Externalising dependencies with Dependency Injection in .NET part 9: cryptography part 2

Introduction

In the previous post of this series we looked at how to hide the implementation of symmetric encryption operations. In this post we’ll look at abstracting away asymmetric cryptography. Refer back to this post in case you are not familiar with asymmetric encryption in .NET.

We’ll continue directly from the previous post and extend the Infrastructure layer of our demo app we’ve been working on so far. So have it ready in Visual Studio and let’s get to it.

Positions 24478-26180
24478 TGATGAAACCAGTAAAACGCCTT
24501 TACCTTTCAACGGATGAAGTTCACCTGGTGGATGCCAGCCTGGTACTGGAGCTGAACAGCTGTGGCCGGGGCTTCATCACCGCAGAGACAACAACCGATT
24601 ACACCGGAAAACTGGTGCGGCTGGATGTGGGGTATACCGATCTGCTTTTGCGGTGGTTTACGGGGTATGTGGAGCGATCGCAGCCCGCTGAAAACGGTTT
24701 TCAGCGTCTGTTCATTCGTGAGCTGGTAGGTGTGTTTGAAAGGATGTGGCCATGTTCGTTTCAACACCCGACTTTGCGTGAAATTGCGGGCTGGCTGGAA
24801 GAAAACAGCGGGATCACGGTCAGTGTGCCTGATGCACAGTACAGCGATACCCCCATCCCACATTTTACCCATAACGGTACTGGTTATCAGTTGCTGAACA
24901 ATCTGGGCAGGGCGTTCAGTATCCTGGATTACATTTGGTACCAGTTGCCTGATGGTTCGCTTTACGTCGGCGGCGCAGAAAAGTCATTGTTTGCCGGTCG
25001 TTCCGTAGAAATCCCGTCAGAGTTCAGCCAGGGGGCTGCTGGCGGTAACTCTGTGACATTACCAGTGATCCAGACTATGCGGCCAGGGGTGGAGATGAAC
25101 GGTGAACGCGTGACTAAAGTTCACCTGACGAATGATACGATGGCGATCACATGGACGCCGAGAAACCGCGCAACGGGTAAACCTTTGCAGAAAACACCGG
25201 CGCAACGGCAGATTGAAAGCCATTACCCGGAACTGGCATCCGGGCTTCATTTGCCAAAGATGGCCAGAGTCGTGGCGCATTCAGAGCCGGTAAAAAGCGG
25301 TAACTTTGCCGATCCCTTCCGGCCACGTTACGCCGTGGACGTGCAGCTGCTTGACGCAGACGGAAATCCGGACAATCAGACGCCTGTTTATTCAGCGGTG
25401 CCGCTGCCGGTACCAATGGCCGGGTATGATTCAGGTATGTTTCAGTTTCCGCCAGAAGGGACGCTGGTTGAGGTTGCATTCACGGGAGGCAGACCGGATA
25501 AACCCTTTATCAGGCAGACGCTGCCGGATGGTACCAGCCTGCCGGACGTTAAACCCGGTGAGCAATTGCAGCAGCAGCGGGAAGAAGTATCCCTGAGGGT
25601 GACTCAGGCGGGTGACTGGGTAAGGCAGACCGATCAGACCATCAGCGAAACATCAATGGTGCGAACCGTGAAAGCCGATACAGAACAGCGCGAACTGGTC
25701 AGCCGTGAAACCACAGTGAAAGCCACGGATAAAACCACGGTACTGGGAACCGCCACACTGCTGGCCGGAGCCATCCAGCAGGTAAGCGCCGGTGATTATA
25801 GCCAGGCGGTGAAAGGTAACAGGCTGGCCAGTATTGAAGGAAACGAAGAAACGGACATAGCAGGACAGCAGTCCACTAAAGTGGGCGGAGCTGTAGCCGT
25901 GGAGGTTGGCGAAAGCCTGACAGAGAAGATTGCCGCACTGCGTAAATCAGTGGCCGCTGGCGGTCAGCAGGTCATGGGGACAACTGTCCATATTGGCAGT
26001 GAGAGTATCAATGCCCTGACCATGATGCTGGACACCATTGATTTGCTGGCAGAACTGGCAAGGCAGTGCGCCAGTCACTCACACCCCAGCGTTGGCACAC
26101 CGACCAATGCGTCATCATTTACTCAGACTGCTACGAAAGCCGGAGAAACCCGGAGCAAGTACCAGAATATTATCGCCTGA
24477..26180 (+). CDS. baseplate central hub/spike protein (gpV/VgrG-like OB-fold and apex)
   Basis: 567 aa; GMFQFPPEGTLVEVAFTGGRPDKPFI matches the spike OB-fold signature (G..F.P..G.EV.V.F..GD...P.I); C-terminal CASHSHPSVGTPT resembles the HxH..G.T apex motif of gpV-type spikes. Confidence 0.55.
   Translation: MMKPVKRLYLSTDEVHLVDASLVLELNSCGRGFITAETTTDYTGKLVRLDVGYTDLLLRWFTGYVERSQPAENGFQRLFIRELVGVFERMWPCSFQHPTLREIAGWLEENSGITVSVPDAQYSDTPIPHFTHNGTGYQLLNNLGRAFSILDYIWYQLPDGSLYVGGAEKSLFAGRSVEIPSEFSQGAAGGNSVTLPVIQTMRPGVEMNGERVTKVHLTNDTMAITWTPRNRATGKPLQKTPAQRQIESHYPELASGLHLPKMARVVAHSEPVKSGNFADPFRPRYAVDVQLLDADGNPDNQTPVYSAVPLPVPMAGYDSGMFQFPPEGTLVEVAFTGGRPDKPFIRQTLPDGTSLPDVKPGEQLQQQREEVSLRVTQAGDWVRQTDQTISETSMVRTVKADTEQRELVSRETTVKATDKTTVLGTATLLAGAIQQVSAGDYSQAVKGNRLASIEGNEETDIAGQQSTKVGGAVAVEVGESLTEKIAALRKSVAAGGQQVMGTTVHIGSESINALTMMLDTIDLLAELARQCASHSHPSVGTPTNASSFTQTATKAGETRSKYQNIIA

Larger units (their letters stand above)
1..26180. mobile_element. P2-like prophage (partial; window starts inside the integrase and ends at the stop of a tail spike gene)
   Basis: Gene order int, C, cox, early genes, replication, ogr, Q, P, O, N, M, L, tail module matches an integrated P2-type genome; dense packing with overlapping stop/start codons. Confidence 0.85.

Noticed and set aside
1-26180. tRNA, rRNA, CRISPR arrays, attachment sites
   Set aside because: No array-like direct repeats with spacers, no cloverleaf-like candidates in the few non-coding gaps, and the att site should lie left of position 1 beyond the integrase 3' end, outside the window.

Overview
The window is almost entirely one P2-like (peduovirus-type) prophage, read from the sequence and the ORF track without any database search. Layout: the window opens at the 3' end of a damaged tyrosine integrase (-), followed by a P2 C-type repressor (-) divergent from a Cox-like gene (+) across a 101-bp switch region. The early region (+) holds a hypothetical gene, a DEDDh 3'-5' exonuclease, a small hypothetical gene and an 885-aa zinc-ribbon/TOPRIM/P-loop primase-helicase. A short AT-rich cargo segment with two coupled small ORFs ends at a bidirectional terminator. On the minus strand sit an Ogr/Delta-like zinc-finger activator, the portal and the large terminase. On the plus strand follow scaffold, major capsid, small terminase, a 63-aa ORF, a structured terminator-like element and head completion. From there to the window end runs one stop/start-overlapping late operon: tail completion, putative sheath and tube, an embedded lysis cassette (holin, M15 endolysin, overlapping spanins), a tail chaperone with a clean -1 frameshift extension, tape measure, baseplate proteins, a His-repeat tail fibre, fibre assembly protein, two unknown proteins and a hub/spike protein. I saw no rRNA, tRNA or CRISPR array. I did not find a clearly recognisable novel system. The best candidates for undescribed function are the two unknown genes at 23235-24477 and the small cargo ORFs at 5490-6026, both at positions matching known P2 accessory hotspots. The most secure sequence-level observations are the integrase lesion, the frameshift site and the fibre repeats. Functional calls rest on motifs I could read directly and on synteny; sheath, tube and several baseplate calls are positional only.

Preparation

Add a new subfolder called Asymmetric to the Cryptography folder of the Infrastructure.Common library. We’ll follow the same methodology as in the case of emailing and symmetric encryption, i.e. we’ll communicate with proper objects as parameters and return types instead of writing a large amount of overloaded methods.

Recall that we had a common abstract class to all return types in the ISymmetricCryptographyService interface: ResponseBase. We’ll reuse it here. There’s one more class we’ll use again here and that is CipherTextDecryptionResult.

Asymmetric encryption